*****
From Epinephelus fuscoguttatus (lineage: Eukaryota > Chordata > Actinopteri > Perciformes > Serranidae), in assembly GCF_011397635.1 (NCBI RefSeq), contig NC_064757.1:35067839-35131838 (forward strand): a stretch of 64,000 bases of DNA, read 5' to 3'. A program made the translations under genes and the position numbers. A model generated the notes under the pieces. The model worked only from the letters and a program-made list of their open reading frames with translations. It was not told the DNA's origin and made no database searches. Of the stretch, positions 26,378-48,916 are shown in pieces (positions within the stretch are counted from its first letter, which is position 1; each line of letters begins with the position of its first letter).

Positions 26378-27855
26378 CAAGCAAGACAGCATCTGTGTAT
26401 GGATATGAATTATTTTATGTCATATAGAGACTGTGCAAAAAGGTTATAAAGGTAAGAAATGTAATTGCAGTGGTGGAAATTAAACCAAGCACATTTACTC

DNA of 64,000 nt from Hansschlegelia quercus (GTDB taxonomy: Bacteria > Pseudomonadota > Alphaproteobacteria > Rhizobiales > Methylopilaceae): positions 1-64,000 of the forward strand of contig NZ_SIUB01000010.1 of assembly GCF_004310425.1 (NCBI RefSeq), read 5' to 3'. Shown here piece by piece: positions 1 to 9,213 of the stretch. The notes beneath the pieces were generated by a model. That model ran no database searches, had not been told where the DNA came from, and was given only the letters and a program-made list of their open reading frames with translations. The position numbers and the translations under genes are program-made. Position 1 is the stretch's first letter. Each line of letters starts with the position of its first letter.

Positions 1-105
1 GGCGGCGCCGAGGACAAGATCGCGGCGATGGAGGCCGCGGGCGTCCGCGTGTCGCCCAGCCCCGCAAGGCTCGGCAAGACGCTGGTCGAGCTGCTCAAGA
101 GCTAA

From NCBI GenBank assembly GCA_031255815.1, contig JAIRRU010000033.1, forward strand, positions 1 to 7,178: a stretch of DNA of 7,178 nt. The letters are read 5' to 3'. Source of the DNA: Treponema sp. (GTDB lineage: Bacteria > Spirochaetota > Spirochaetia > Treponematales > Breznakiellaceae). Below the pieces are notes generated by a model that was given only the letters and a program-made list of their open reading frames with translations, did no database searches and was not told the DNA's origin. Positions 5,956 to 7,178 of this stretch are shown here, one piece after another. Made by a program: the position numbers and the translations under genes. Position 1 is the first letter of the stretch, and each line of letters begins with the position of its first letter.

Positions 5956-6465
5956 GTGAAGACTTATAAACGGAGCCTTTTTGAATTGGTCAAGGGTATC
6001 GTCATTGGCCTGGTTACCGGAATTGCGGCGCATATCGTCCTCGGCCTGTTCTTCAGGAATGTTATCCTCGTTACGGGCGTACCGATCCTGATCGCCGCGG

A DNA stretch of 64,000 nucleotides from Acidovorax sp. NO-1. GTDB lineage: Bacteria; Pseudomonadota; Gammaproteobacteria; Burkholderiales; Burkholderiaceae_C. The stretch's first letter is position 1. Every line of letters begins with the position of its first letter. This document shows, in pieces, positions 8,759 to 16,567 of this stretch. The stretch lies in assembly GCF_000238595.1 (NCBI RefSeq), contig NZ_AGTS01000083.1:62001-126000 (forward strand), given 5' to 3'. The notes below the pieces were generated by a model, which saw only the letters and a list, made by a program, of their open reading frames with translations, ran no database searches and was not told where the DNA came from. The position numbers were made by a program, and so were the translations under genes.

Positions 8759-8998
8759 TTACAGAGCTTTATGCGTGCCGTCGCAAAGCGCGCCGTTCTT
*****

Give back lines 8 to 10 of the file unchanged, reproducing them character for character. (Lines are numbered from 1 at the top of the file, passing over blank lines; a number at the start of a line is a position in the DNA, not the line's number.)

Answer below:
101 GCTAA

From NCBI GenBank assembly GCA_031255815.1, contig JAIRRU010000033.1, forward strand, positions 1 to 7,178: a stretch of DNA of 7,178 nt. The letters are read 5' to 3'. Source of the DNA: Treponema sp. (GTDB lineage: Bacteria > Spirochaetota > Spirochaetia > Treponematales > Breznakiellaceae). Below the pieces are notes generated by a model that was given only the letters and a program-made list of their open reading frames with translations, did no database searches and was not told the DNA's origin. Positions 5,956 to 7,178 of this stretch are shown here, one piece after another. Made by a program: the position numbers and the translations under genes. Position 1 is the first letter of the stretch, and each line of letters begins with the position of its first letter.

Positions 5956-6465